Whether we like it or not the $15.00 minimum is a reality and it will be here before we know it. As of January 1, 2017, the California state minimum wage is $10.50 an hour. Keep in mind most cities and counties are on their own accelerated schedules and will be well above the state minimum come this summer. San Francisco is already outpacing the state and will be the first to hit $15.00 an hour in 2018. In order to anticipate how this will affect our bottom line and adapt to these aggressive changes before it’s too late we present the following 5-year case study.

For this case study, we used a full-service restaurant in Los Angeles County; which is on track to have a $15.00 minimum wage by July 1, 2020. The first of these increases arrives on July 1, 2017, at $12.00 an hour. In this scenario, the operation has annual revenues of $3 million with a net check average of $100.00. Their Cost of Goods is 26%, Salaried Labor is at 10% and Other Payroll Expenses such as Taxes, Workers Comp, Sick & Holiday Pay are 25% of their total cost of the labor. Using an average of 55,500 hours of labor per year let’s take a look at our bottom line – past, present, and future!

As you can see the 2016 increase made a nominal dent in the overall profitability of the operation. But the upcoming increase to $12.00 an hour on July 1, 2017, has a profound effect. This 14% increase translates to 2.5% off the bottom line. And this is the change that will trigger a shift in how we hire, manage and organize our employees.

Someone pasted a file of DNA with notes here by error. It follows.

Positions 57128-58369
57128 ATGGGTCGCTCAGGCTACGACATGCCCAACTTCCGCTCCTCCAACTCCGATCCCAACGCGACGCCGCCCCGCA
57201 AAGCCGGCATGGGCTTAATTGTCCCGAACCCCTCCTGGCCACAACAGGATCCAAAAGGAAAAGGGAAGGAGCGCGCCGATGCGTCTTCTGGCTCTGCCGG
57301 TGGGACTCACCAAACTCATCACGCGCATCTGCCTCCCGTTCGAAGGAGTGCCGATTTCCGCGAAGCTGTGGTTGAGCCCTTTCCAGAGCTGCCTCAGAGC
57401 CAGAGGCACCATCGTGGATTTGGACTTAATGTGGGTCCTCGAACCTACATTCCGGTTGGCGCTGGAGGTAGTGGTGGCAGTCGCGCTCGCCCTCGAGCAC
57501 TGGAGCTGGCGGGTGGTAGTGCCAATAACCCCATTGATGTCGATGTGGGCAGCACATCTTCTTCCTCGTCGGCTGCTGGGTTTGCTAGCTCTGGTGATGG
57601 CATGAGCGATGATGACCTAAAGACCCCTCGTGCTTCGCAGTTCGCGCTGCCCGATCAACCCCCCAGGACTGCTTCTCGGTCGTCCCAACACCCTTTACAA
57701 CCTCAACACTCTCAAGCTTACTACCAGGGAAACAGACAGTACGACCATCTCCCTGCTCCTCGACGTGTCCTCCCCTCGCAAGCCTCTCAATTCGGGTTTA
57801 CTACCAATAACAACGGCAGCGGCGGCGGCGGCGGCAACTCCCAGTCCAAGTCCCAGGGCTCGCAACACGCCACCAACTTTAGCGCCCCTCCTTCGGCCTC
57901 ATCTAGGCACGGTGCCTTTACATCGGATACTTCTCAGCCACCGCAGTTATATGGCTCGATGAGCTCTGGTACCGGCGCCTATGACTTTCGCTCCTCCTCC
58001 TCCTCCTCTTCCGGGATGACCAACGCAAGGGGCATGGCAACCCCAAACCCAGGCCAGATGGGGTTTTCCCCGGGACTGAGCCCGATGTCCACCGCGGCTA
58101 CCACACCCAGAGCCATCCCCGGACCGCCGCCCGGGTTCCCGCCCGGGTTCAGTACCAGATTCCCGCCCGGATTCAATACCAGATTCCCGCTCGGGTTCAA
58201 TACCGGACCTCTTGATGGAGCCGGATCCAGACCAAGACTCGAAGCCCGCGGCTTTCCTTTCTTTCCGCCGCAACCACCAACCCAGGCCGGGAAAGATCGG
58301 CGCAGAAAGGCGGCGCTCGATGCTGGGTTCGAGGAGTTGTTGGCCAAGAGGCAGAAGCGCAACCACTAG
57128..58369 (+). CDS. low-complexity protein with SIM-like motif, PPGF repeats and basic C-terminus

By 2018 our profitability is less than half what it was in 2015 with a $10.00 minimum wage. And by 2020 we are looking at only 1.5% to our bottom line. Let’s take it one step further and assume this 3% increase in sales trend continues. What is our breaking point? It’s closer than we think, $15.75 puts us at break even and after that, we are in the red.

So what are our options? Raise prices? Eliminate tipping? Service charge? This is a serious issue that requires serious attention and is a discussion you need to be having with your CPA now. Payroll Advisor and Management team to find a strategy that works for your business. We have tools designed to help you navigate these decisions. Including several models for what a non-tipping environment looks like and how it can help you offset the rising cost of labor.

15 Minimum Wage Trend - Restaurant CPA

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About the Author

Jean Hagan, PrincipalJean Hagan
Restaurant, Hospitality
Jean has owned, operated, and consulted in the restaurant industry for more than 30 years. During that time, she worked with a well-known national chain; owned a food and beverage company that operated multiple restaurants, bars, and event spaces in the Squaw Valley area; and became the president, CEO, CFO, and shareholder of one of the highest-grossing restaurants in California. Today, Jean is Principal and leads the Restaurant Operations Consulting practice at KROST. » Full Bio